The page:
Ikeda, Alert Bay, Prince Rupert, Digby Island, Dead Tree, Triangle Island, Estevan Point, Pachena, Victoria, Gonzales, Cape Lazo
This site is dedicated to the early wireless coast station pioneers scattered along the Pacific coast of Canada from 1908 onwards. These primitive stations, some were very isolated, provided safety communications for vessels at the dawn of the radio/wireless age. By 1909 the Point Grey, Victoria, Pachena, Estevan and Cape Lazo stations were commissioned. Triangle, Ikeda, Prince Rupert, Dead Tree and Alert Bay began operations within a few years afterwards. Google Earth locations.
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Estevan Wireless in early the 1910's.
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West Coast of Canada
Coast Station Wireless 1905-1960
Eventually a communications network of wireless stations would blanket the BC coast. The first four wireless stations, Vancouver, Victoria, Pachena Point and Estevan Point were all operational by January 1908 while Cape Lazo came on line a few months later. By the time the decade was out, Triangle Island, Ikeda Head (Moresby Island), Dead Tree (Graham Island) and Digby Island (Prince Rupert)were added to the list of stations thus wireless coverage along the British Columbia coast was complete.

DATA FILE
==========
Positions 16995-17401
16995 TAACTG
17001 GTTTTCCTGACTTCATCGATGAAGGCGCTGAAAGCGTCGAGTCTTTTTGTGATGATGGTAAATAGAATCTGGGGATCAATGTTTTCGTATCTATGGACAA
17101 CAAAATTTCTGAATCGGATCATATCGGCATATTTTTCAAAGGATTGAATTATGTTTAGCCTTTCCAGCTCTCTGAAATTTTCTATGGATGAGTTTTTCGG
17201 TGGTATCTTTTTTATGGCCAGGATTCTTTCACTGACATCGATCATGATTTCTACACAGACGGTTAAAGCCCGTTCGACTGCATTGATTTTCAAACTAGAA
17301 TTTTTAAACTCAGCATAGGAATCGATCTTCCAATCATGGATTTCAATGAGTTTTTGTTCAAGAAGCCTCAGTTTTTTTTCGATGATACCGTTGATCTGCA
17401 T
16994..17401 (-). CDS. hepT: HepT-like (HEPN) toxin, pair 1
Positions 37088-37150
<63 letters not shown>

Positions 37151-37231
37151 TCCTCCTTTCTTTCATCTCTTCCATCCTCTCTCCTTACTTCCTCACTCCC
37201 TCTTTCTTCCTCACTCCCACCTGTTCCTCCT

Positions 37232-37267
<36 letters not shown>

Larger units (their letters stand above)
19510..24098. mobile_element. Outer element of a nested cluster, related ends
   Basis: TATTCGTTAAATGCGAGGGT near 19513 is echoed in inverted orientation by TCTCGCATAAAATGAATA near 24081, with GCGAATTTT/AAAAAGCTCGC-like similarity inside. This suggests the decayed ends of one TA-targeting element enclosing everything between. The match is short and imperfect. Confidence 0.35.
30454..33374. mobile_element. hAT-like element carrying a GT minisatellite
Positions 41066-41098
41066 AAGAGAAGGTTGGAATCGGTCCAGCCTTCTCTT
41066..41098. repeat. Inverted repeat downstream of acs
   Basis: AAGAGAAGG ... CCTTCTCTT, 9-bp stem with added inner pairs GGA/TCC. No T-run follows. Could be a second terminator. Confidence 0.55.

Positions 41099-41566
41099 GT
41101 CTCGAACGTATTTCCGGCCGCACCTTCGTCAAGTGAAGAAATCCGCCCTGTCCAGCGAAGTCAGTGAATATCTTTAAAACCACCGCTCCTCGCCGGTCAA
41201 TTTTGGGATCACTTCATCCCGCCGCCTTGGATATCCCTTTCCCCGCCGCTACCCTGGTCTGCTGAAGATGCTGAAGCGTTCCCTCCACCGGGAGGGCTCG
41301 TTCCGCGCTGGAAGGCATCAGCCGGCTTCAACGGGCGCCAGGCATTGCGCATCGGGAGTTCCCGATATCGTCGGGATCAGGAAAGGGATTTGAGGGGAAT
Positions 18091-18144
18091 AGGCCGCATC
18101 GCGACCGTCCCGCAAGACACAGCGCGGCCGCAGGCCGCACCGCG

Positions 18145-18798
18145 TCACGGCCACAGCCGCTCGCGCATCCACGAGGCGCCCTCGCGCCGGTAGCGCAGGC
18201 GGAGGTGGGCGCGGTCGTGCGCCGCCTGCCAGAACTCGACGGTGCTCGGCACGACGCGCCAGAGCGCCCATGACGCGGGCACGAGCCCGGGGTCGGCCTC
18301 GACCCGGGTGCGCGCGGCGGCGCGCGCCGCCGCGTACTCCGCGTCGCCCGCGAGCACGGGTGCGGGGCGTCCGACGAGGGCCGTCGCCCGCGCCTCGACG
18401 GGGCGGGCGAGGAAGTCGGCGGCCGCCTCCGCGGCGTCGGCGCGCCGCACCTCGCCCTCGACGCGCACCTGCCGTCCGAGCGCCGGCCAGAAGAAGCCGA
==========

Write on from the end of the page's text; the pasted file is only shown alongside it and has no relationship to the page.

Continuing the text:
Within a decade Triangle was shut down and replaced by Bull Harbour. Ikeda met a similar fate. Alert Bay was added to cover the busy inside passage.
In November 1919 all British registered vessels were required to be fitted with a serviceable wireless station and operator.
The history is given in the photos and narratives of the people who were there. All the original staff have passed away now, but their descendants stumble across this site and pass on photos and family information.
Newspaper clippings help fill in some of the blanks.
Resources used are:
Victoria Colonist Newspaper archive,
Victoria Library newspaper microfilms,
British Columbia Government online Archives,
Larry Reid's book "The Story of the West Coast Radio Service", Chameleon Publishing 1992,
Leona Taylor and Dorothy Mindenhall, "Index of Historical Victoria Newspapers, "Victoria's Victoria". It appears these two ladies have leafed through old newspapers and copied marine news relating to Vancouver Island's west coast.
Canadian census documents.
British Columbia commercial directories, such as Henderson's in the 1910's.
Relatives of several radio operators.
Ship to Shore Radio on the
West Coast of Canada 1900-70
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